I am a board certified lactation consultant and I work for the Kearney WIC program. Not everyone makes a connection between WIC and breastfeeding. Many people know that WIC provides free formula for low income newborns. In reality, WIC may well be the single largest organization in our country that actively provides breastfeeding education and support for new mothers.
WIC stands for Special Supplemental Nutrition Program for Women, Infants and Children, a food program that was founded in the 1960’s, when hunger was identified as a major problem in our country. A White House conference recommended that low income pregnant women and preschool children receive special attention. Senator Hubert Humphrey introduced legislation to provide supplemental food to children up to age four and breastfeeding-only mothers. In 1975, services were extended to non-breastfeeding mothers. Mothers were actively discouraged from breastfeeding in the 1960’s and 1970’s and breastfeeding rates were very low. In 1992, an enhanced food package was established for breastfeeding mothers, and in 1997, WIC began a National Breastfeeding Promotion Campaign to encourage mothers to begin and continue breastfeeding.
In 2013, WIC served over 8.7 million infants, children and mothers each month, including over 50% of all infants born in the United States and over 9,300 Nebraska infants. Breastfeeding rates are steadily increasing among the mothers who receive food supplements through WIC, in part because WIC offers several incentives for mothers to breastfeed their babies.
Breastfeeding mothers receive supplemental food for up to twelve months, versus six months for mothers who are not breastfeeding. They also receive an enhanced food package and may quality for a breast pump. In addition, their babies receive additional solid foods once they are six months old. Most importantly, tax payers pay less money and WIC moms learn what it is like to take care of the nutritional needs of their own baby. The Kearney WIC program has breastfeeding peer counselors, mothers who have benefitted from WIC and now work part time to provide breastfeeding support to other mothers.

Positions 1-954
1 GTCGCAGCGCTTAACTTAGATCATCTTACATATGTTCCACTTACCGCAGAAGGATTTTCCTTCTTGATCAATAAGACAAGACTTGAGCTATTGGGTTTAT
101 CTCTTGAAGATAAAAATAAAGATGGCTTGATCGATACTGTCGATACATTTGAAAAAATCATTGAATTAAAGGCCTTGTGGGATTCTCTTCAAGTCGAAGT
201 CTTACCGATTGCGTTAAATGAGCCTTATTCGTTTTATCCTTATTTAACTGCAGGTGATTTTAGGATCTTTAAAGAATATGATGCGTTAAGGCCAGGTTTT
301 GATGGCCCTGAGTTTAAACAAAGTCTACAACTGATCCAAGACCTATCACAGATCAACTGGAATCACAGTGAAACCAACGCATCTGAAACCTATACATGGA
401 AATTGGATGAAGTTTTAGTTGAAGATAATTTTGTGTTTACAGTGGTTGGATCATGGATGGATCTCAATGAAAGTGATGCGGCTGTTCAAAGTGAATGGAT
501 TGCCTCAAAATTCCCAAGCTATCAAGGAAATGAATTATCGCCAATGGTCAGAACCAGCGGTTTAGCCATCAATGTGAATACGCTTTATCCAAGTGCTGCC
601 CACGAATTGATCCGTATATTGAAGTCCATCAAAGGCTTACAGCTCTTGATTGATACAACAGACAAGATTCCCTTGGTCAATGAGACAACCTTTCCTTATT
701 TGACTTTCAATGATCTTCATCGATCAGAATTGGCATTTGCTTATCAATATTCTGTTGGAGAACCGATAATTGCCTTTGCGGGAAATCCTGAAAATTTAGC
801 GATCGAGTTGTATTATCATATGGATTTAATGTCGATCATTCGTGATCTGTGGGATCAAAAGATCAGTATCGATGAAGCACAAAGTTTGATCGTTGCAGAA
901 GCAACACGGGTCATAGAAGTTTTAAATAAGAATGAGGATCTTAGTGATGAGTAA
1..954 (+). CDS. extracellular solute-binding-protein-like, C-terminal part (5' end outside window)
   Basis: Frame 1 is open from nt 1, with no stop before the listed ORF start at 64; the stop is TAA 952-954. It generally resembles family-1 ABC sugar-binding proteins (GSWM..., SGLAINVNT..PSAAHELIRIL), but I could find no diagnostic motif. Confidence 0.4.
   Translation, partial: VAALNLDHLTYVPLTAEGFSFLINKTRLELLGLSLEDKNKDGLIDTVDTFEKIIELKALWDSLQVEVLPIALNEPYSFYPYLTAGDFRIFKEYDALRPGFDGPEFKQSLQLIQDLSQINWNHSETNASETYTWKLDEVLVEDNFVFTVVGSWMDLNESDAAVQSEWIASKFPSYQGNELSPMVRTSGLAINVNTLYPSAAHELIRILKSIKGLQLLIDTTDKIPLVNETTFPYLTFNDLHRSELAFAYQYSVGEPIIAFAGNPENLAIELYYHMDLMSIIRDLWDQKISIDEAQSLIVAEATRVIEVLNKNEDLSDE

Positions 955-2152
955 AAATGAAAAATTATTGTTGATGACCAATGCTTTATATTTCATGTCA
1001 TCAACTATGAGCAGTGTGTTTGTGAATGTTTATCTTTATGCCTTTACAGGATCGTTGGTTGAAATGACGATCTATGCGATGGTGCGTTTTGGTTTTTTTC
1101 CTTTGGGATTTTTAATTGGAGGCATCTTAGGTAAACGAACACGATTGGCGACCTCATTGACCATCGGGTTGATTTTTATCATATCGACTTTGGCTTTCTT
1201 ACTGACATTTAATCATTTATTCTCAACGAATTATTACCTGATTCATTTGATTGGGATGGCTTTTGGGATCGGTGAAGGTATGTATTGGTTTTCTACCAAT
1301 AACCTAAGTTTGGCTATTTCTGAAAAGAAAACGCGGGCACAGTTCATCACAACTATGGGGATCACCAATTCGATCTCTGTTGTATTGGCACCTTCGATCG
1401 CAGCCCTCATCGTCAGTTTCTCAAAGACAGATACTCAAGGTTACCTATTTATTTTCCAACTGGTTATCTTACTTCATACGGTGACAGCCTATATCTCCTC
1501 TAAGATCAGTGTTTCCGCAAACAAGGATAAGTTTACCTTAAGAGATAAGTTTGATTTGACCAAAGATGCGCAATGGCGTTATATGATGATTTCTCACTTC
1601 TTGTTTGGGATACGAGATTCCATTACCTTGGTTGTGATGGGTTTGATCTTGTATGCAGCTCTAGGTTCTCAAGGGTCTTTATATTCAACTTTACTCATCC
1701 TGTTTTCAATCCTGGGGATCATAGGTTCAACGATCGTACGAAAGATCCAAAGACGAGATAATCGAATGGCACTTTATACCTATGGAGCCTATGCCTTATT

I love working for WIC because I feel like I have the opportunity to educate and empower moms and dads and impact their lives. One mother I worked with was in the middle of a custody dispute. Her nine month old had never taken a bottle and would now have to spend weekends away from his mom. She thought she would have to wean her baby to formula until we helped her obtain a pump and figure out how to provide her milk for her baby during their week-ends apart. This mom continued to breastfed for two years.
Another mom was a past drug user who was rebuilding her life. Early in her pregnancy she told me that she wanted to do the best for her baby and one of her dreams was to breastfeed. She was amazed that we believed in her and wanted to help her breastfeed her baby. She was excited to be given a second chance and have people support her goals. When I see moms empowered like this, it is hard not to fall in love with my job. We may not change the world at WIC, but if we help one mom to breastfeed, we make a world of difference to her and her family.
I see many moms who never intend to breastfeed. Their mothers did not breastfeed and their friends do not breastfeed. Yet when exposed to the concept of breastfeeding from a peer counselor, many moms will choose to breastfeed. One mom broke down in tears and told me that breastfeeding is “the most amazing thing I have ever experienced!” This is why I do what I do for WIC – I get to help moms feel empowered and have an amazing breastfeeding journey.
Because so many mothers receive WIC benefits, this program is the perfect place to start a breastfeeding discussion with mothers. We do this at every visit, helping moms to see breastfeeding as a way they can positively impact their baby’s health (and their own!). I feel fortunate to have learned from so many moms and am proud of the impact that WIC is having on the health and well-being of Nebraska babies.